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Should boys receive the human papillomavirus vaccine? No

BMJ 2009; 339 doi: http://dx.doi.org/10.1136/bmj.b4921 (Published 07 December 2009) Cite this as: BMJ 2009;339:b4921
  1. Kate Cuschieri, principal clinical scientist
  1. 1Scottish HPV Reference Laboratory, Royal Infirmary of Edinburgh, Edinburgh EH16 4SA
  1. KateCuschieri{at}luht.scot.nhs.uk

    Many countries have implemented HPV vaccination programmes for girls. Sam Hibbitts (doi:10.1136/bmj.b4928) argues that they will not be fully effective unless extended to boys, but Kate Cuschieri says the benefit is insufficient

    The burden of human papillomavirus (HPV) mediated disease is borne by women in the form of cervical cancer and its precursor lesions. Globally, cervical cancer is the second most common cancer in women, with an estimated 493 000 new cases and 274 000 deaths in 2002.1 It is a devastating cancer with a peak incidence in young women in their 30s. HPV vaccines and associated immunisation programmes are hugely expensive, and including boys will double the cost for a small unjustifiable return. All efforts and resources must be channelled into ensuring high coverage rates are achieved and sustained in girls.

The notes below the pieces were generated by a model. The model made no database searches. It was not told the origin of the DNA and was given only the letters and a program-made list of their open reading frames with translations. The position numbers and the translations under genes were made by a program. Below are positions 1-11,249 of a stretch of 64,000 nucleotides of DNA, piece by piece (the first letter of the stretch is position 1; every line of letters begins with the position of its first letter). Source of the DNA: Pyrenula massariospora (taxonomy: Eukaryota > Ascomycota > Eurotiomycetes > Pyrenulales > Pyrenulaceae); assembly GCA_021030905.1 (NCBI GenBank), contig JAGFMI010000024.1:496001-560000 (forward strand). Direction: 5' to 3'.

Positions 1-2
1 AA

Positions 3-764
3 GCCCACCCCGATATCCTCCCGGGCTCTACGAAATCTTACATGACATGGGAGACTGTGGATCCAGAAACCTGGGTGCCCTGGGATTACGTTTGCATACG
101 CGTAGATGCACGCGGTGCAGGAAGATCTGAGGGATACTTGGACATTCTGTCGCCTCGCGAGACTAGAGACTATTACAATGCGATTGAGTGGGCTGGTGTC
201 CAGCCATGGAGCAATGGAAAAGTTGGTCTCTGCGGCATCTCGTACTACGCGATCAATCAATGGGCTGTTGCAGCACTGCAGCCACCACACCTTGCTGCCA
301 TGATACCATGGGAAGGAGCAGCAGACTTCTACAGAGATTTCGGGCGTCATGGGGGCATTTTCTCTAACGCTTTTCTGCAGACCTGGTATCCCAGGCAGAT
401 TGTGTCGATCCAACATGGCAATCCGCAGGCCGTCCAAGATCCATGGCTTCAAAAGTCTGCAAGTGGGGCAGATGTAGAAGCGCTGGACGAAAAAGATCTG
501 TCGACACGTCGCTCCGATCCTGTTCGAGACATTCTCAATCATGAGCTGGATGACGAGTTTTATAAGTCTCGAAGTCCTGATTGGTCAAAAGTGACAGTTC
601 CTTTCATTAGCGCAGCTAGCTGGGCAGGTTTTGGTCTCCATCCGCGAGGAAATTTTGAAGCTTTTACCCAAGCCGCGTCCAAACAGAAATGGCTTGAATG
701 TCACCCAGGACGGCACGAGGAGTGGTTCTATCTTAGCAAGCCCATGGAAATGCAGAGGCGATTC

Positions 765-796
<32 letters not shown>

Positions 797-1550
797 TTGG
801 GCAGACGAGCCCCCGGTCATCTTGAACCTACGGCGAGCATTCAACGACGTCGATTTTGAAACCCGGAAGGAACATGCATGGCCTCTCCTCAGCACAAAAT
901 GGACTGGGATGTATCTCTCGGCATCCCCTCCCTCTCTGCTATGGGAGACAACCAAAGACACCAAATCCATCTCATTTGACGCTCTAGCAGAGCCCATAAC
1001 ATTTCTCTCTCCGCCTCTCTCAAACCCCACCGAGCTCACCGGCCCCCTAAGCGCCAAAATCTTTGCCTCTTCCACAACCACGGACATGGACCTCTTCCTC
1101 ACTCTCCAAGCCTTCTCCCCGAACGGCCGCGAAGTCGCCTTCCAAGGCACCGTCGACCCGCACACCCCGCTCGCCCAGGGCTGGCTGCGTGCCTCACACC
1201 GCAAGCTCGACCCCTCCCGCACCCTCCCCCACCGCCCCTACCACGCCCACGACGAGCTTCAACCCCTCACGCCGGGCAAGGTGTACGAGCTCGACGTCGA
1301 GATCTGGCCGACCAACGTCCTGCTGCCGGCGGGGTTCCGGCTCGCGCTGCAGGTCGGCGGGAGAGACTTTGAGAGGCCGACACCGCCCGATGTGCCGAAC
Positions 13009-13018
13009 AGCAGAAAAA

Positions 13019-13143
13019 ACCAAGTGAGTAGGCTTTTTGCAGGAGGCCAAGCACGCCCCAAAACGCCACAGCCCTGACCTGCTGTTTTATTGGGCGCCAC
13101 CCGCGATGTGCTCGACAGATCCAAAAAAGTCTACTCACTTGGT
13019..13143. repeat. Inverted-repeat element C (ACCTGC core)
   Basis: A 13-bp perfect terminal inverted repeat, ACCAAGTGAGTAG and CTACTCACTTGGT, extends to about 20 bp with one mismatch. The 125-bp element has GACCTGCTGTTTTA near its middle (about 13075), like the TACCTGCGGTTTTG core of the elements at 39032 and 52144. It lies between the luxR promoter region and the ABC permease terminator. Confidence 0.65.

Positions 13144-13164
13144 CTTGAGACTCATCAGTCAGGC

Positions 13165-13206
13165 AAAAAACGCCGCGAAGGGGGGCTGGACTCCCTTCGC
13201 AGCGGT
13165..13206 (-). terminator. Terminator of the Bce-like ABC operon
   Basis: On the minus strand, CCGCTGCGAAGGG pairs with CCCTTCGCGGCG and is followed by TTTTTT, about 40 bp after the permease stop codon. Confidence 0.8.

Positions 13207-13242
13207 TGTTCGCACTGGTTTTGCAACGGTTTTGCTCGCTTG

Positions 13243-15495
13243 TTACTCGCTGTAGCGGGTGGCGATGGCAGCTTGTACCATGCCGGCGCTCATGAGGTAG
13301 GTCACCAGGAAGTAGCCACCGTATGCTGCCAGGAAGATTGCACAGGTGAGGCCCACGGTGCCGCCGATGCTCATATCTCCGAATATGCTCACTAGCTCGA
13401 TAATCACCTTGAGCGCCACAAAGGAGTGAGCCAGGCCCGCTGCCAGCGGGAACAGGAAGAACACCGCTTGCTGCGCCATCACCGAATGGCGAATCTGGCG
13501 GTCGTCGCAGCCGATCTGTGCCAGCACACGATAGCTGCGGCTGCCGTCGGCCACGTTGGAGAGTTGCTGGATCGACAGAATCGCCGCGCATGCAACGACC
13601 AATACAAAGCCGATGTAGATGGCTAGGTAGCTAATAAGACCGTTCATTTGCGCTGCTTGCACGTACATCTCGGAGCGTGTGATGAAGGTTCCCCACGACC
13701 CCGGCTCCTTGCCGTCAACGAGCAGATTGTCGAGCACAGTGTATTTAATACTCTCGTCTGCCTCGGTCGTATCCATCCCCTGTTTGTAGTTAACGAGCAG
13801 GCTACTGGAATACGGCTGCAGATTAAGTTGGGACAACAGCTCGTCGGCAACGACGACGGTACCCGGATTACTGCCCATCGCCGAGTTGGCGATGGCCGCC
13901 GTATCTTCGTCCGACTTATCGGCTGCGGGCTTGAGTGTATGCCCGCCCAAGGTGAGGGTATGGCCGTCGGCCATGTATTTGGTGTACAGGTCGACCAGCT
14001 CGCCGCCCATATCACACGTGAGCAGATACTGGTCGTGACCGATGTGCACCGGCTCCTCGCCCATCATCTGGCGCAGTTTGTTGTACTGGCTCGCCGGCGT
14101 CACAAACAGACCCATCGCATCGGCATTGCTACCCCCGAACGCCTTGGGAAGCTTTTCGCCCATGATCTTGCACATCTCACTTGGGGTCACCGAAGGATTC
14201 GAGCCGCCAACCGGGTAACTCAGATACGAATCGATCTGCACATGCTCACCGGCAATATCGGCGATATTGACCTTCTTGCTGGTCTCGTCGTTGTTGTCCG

Two HPV vaccines are currently available: a bivalent vaccine that protects against infection with HPV 16 and HPV 18 (the types responsible for about 70% of cervical cancer) and a quadrivalent vaccine that also protects against infection with HPV 6 and HPV 11 (which cause around 90% of genital warts). Data from clinical trials indicate that both are highly effective …

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